For the second time this year, Culinary Education Center (CEC) alumna Emily Chapman took top honors on the Food Network competition program “Chopped,” defeating celebrity chef Robert Irvine and winning $40,000 in an episode airing on Nov. 12.
The program, titled “Chopped: Impossible,” was a tournament of champions featuring 12 previous “Chopped” winners. Chapman, a 27-year-old Ocean Township native, won $10,000 in her first appearance on the show in January.
Through two shows airing in November, Chapman defeated five professional chefs and restaurant owners by making culinary meals out of strange mystery ingredients such as “thousand-year-old egg” and fried brain sandwiches.
In the finale Chapman went head-to-head with Irvine, an internationally acclaimed chef and host of the Food Network program “Restaurant: Impossible.” Her dish, composed of beef tongue, steak and beef jerky-flavored soda, was declared the winner by a panel of celebrity chef judges.
“This is one of the greatest feelings of my entire life,” Chapman said, following the win. “It’s amazing the love and support I’ve been receiving not just from home, but from strangers all over the country. I did this for them, for everyone who has been there for me and everyone who was cheering me on. It means more than you know.”
Defying odds, however, is nothing new for Chapman. Six years ago she was enrolled in a local university, waiting tables and trapped in an abusive relationship. She needed a change, she said, and decided to leave school and pursue a new career path in the culinary arts. It was not an easy decision.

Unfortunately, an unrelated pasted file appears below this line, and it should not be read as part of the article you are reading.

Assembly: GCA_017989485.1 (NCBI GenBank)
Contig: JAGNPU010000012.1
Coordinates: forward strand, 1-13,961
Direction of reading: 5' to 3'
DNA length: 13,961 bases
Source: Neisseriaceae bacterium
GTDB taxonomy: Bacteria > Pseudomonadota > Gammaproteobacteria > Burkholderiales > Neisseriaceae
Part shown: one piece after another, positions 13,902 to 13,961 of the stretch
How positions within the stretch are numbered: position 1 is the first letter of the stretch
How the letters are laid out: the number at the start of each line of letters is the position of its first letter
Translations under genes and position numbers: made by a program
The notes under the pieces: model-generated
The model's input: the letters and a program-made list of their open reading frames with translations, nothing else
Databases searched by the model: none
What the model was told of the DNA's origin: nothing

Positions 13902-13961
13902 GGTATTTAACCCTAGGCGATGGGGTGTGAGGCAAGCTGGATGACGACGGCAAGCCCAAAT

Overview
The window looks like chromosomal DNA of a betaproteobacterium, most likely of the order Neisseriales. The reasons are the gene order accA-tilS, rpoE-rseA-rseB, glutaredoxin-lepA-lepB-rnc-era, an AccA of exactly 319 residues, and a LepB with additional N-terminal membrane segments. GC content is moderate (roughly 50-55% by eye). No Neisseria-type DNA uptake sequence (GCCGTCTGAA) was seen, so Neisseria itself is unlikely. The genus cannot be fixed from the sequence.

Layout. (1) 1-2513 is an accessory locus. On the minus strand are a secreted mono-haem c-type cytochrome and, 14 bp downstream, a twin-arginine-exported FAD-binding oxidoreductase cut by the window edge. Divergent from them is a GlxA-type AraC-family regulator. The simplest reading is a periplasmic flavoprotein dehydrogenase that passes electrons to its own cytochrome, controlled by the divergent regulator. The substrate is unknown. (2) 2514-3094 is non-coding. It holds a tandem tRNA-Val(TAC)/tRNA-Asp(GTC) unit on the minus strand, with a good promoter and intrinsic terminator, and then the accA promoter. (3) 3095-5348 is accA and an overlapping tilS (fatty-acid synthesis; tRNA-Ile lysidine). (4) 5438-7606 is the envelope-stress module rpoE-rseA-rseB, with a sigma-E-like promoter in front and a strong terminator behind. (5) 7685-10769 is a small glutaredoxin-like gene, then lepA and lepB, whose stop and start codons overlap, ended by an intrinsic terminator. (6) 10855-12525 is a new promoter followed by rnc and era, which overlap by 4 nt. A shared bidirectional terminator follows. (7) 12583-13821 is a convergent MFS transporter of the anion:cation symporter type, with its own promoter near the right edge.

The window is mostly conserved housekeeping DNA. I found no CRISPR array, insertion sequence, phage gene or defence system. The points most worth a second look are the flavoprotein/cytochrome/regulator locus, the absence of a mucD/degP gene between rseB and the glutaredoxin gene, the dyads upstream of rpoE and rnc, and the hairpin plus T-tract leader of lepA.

“I had a lot of skeptics,” Chapman said. “But something about this wild world of cooking really speaks my language of chaotic – yet highly organized – mayhem. Never a dull moment passes in my day, and never a day passes without a lesson to teach or to be learned.”
At the CEC, Chapman was able to “sharpen her knives” and build the foundation for what is now an extremely impressive and promising young career in the restaurant business.
“Our little school has the means to teach students how to unlock their future, but it’s up to the students to take those lessons with them,” she said. “Never let anyone tell you differently. No matter how many chefs send your dishes back, no matter how many times you burn a chicken, just keep cooking. Trust in yourself and the food and eventually it’ll become apart of you.”
While studying at the CEC Chapman also encountered Chef David Santos, who saw promise in the young culinary student and ultimately hired her at his award-winning Louro restaurant in Manhattan following graduation. After honing her skills under Santos, Chapman has now signed on as sous chef at Charlie Bird in the West Village.
“Anyone can succeed in whatever they choose to do,” Chapman said. “The best thing you can do is just close your eyes and dive in; the rest is sink or swim. Doggie-paddle like hell. You can do it!”
To learn more about the Culinary Education Center, click here.